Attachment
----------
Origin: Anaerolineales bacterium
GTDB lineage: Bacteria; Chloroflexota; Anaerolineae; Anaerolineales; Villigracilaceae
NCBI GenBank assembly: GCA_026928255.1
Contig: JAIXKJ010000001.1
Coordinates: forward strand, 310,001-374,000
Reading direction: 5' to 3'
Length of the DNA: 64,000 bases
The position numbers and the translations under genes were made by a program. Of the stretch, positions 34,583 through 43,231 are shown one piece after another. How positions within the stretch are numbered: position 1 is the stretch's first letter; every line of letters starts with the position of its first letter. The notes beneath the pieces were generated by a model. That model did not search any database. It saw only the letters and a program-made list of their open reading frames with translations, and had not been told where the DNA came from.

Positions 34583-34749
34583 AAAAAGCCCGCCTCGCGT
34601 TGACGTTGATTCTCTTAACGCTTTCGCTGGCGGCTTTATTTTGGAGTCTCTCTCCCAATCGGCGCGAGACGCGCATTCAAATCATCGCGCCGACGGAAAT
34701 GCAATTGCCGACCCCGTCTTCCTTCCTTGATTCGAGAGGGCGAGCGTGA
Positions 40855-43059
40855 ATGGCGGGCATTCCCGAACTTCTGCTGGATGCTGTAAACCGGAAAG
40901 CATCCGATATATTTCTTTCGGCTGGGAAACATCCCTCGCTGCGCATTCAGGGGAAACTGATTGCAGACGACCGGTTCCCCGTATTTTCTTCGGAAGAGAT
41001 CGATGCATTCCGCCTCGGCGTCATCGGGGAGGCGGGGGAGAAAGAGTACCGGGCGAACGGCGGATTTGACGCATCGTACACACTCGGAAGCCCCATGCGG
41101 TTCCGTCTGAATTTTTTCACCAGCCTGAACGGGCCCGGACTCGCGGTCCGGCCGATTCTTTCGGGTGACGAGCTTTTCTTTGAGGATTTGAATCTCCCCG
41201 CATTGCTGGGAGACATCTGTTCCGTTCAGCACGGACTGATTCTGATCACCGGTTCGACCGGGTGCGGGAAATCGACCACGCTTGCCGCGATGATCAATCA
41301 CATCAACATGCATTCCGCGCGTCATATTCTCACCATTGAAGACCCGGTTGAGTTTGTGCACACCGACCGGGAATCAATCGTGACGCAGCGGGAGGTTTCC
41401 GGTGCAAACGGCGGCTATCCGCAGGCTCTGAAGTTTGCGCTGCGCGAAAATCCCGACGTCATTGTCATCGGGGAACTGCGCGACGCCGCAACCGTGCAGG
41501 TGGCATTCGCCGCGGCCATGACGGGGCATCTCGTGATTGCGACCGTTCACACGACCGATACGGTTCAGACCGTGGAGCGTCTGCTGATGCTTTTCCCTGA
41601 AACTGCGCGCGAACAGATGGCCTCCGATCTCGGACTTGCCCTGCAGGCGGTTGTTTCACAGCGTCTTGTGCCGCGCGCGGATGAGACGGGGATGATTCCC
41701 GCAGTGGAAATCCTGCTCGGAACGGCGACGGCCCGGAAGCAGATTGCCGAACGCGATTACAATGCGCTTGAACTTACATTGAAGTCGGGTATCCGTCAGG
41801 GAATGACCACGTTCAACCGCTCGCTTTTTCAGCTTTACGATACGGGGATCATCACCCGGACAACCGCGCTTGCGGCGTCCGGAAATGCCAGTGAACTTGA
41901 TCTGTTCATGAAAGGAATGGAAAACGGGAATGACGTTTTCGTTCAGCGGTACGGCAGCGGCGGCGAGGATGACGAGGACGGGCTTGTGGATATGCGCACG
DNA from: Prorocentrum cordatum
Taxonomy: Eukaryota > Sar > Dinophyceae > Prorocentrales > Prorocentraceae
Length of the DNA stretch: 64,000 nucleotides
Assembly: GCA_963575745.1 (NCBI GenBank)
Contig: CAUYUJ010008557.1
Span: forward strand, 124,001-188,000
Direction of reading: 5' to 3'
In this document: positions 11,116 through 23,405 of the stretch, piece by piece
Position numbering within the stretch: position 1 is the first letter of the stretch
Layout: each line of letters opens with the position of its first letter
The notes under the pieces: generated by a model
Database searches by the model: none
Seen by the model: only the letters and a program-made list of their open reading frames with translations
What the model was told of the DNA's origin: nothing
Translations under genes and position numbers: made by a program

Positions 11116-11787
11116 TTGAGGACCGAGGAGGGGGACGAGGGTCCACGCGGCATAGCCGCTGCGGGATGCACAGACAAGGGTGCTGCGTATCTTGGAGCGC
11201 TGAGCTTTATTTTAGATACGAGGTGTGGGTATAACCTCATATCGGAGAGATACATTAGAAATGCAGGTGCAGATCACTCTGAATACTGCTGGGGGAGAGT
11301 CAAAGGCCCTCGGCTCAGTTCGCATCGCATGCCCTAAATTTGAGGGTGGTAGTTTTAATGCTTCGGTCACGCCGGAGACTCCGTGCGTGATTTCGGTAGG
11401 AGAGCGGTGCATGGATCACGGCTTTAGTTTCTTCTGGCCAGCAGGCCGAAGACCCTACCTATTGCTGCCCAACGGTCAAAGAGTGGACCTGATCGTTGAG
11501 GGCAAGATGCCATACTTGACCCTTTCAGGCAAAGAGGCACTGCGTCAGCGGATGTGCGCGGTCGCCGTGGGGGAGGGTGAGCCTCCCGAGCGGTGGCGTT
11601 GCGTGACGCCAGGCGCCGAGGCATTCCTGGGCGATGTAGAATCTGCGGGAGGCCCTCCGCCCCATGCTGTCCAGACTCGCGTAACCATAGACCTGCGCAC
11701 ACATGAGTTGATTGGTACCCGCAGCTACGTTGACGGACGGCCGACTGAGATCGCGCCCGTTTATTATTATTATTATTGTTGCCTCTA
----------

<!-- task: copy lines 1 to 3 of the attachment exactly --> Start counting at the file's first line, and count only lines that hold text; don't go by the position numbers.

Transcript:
Origin: Anaerolineales bacterium
GTDB lineage: Bacteria; Chloroflexota; Anaerolineae; Anaerolineales; Villigracilaceae
NCBI GenBank assembly: GCA_026928255.1